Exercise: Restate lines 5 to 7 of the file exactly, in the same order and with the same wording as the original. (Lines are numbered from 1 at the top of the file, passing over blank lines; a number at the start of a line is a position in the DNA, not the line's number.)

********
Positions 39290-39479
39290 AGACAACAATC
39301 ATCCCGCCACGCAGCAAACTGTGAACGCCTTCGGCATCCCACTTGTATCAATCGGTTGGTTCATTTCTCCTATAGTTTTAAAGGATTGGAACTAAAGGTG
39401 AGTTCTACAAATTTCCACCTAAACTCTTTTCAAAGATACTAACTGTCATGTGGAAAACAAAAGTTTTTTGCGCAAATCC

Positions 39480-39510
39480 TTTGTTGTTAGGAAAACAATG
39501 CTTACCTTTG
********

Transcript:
Positions 39480-39510
39480 TTTGTTGTTAGGAAAACAATG
39501 CTTACCTTTG